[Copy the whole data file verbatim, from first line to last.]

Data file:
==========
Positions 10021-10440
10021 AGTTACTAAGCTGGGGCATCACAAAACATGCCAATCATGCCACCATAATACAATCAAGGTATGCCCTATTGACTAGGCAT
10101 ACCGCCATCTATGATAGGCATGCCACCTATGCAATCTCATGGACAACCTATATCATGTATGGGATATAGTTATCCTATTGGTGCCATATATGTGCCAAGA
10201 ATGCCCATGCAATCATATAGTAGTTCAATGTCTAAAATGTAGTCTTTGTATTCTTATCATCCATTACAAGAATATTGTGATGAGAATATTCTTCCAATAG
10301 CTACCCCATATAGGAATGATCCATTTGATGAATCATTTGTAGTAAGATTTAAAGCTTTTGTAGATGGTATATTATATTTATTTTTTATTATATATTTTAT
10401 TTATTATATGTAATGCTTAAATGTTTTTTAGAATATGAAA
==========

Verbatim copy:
Positions 10021-10440
10021 AGTTACTAAGCTGGGGCATCACAAAACATGCCAATCATGCCACCATAATACAATCAAGGTATGCCCTATTGACTAGGCAT
10101 ACCGCCATCTATGATAGGCATGCCACCTATGCAATCTCATGGACAACCTATATCATGTATGGGATATAGTTATCCTATTGGTGCCATATATGTGCCAAGA
10201 ATGCCCATGCAATCATATAGTAGTTCAATGTCTAAAATGTAGTCTTTGTATTCTTATCATCCATTACAAGAATATTGTGATGAGAATATTCTTCCAATAG
10301 CTACCCCATATAGGAATGATCCATTTGATGAATCATTTGTAGTAAGATTTAAAGCTTTTGTAGATGGTATATTATATTTATTTTTTATTATATATTTTAT
10401 TTATTATATGTAATGCTTAAATGTTTTTTAGAATATGAAA